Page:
Ar penngwenn Marie France Coïc The Penguin Tr. Yves Coudroy The Penguin, Smert postoronnevo in Russian (The death of the Foreigner), a novel by Andreï Kourkov, a writer who lives in Kiev. How to make the reader laugh as death is hovering over people ? How to move him in a novel where fun prevails, and all the while draw a pitiless picture of a corrupting society ? These are the contradictions and paradoxes in Andreï Kourkov's novel. With a lot of humour too, Marie France Coïc makes us discover the unexpected adventures of Victor Alexeïevitch, a writer who is losing his inspiration, and Micha, a penguin who lives with him in his flat, in Kiev. It's not easy for Micha to manage in the flat, but it's not easier for Viktor to find his place in society…The novel was published eight years ago ; events have just caught up with it. let's bet Viktor Alexeïevitch's fame will last longer than that of his two political namesakes. Lydia Cassatt o lenn ar gelaouenn veure, gant Harriet Scott Chessman Joelle Kermoal–Furic Lydia Cassatt reading the Morning Paper, by Harriet Scott Chessman Harriet Scott Chessman's novel tells the story of two characters who actually lived : Mary Cassat, the painter, and Lydia, her sister and also her model The five parts of the work refer to five paintings of Mary Cassat. Woman reading, Joslyn Art Museum, Omaha, NA The cup of tea, The Metropolitan Museum of Art, New York Lydia crocheting in the garden at Marly, The Metropolitan Museum of Art, New York Woman and child driving, Philadelphia Museum of Art Lydia working at a tapestry-loom, Collection of the Flint Institute of Arts. The action takes place at the end of the 19th century, in Paris. Mary is involved in the "impressionist" movement. She intends to become a recognized painter and to that end she remains unmarried and childless. Lydia is badly sick. Each one expresses her concern of the other through the painting. For Lydia posing for her sister is a manner to take part in the act of creation. For Mary, the paintings are a manner to accompany her sister, to illustrate the authenticity of her soul. "One doesn't dare to say that it is moving, says Joelle Kermoal-Furic, for it is more than that, art creating ties between the two sisters, between the reader and Mary Cassatt, between the painter and the writer, between the women of the 19th century the women of today, between life and death" Lydia Cassatt reading the Morning Paper, Harriet Scott Chessman, The Permanent Press & Seven Stories Press, 2001.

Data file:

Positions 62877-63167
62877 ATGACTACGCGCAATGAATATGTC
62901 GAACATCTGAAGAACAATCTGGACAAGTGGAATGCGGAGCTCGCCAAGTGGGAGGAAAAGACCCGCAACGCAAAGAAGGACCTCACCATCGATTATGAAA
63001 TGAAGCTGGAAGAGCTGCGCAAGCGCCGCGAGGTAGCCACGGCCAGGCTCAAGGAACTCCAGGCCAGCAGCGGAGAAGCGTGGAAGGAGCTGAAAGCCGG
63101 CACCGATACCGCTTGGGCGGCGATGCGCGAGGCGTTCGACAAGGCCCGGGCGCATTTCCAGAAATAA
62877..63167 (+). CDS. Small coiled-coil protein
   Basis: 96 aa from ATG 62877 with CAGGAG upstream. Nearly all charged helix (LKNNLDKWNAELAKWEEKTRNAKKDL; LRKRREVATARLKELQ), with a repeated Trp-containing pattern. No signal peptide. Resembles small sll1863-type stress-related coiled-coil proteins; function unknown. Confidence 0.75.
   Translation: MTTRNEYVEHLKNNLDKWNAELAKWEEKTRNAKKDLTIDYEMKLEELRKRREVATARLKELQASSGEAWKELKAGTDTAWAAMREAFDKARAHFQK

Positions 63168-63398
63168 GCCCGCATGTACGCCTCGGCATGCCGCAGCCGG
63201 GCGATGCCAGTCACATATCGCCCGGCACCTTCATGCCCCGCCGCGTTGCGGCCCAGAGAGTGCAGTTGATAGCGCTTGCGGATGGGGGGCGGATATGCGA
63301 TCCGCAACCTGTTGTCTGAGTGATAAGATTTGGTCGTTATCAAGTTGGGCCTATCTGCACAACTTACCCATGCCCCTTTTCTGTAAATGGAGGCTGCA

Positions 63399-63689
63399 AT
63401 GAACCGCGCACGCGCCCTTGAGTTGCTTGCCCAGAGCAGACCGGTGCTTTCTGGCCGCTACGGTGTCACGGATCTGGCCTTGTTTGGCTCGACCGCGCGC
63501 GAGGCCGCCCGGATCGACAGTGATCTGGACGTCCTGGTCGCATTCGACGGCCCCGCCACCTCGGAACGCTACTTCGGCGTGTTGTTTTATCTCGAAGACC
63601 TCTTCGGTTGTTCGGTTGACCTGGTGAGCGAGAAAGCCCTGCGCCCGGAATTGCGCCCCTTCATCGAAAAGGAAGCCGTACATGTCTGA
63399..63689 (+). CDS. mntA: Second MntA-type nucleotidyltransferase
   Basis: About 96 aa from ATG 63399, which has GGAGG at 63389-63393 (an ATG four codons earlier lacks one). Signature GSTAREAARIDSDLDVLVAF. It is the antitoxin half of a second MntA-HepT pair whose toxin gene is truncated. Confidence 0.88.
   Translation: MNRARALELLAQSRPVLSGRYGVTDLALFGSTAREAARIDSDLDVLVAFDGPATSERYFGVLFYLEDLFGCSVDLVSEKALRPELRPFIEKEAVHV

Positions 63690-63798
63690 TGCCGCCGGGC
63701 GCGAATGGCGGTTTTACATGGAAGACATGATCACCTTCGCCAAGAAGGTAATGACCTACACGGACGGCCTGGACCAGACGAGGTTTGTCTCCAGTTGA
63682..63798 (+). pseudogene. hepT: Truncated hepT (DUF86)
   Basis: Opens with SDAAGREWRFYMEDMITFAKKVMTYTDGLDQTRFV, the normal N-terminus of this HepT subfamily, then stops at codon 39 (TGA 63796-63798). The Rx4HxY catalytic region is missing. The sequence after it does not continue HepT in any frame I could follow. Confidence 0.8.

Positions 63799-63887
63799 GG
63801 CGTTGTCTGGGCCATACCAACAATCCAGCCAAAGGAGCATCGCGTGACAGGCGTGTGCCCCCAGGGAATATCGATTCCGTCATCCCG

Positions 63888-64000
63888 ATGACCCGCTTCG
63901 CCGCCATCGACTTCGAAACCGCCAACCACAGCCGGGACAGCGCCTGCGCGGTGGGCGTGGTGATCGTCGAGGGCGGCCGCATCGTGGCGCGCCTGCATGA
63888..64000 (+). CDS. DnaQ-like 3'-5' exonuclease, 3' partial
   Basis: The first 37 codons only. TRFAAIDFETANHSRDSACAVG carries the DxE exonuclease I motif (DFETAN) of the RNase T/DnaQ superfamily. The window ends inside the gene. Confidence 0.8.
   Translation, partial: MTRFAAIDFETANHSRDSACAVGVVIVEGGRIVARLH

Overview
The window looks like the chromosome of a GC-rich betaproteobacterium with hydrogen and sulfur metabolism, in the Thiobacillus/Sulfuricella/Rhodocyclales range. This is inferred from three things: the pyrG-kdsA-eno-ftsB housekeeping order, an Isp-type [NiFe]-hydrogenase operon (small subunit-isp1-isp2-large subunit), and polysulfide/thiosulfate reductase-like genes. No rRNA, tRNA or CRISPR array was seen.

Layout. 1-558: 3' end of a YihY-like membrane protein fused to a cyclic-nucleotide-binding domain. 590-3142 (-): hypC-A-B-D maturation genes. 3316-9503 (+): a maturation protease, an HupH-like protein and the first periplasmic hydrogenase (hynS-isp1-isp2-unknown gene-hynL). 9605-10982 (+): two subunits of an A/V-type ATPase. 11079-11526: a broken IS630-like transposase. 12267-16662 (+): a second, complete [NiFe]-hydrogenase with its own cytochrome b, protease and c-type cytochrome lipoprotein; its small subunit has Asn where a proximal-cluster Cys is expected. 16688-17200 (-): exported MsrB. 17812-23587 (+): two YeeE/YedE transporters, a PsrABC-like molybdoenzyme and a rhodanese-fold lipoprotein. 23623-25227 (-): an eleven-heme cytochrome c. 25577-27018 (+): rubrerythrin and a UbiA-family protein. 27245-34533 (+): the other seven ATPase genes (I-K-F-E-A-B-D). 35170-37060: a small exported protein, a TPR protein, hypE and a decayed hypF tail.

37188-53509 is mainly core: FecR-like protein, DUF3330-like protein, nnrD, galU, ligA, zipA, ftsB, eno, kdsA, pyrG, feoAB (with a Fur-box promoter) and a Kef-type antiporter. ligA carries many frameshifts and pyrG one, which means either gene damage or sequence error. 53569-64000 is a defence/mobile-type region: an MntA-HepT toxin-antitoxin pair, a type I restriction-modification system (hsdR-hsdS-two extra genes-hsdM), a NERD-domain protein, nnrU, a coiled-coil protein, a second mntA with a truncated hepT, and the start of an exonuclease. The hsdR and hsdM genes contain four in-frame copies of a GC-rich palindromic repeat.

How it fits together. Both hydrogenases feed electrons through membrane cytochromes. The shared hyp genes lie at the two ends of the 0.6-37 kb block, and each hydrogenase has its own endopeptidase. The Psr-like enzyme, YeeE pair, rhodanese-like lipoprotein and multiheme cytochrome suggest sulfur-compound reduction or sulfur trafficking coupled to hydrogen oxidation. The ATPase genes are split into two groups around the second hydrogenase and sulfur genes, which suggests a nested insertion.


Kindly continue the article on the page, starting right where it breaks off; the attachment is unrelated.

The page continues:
Film review

"Vera Drake", gant Mike Leigh Yann-Ber Quirion "Vera Drake", by Mike Leigh Vera Drake, the main character, her husband, her brother-in-law, her daughter, other people around her : poor folk living a colourless life, sharing with the others what they have. Next door, Vera's son and his aunt, plunged in the world of consumption, angry to improve their situation to get the cons of the industrial world. Which ones actually are in history ? Which ones are on the fringes ? The lowliest being is Vera and her fellows. Their situation drives them to become animals, or even to the most human. No need for the film to preach for being a work and propose modestly the lively production of Mankind. The film goes ahead clam without effects ; the actors having rejected any overplay. The show is a real pleasure, one of those rare heartening moments. .Notennoù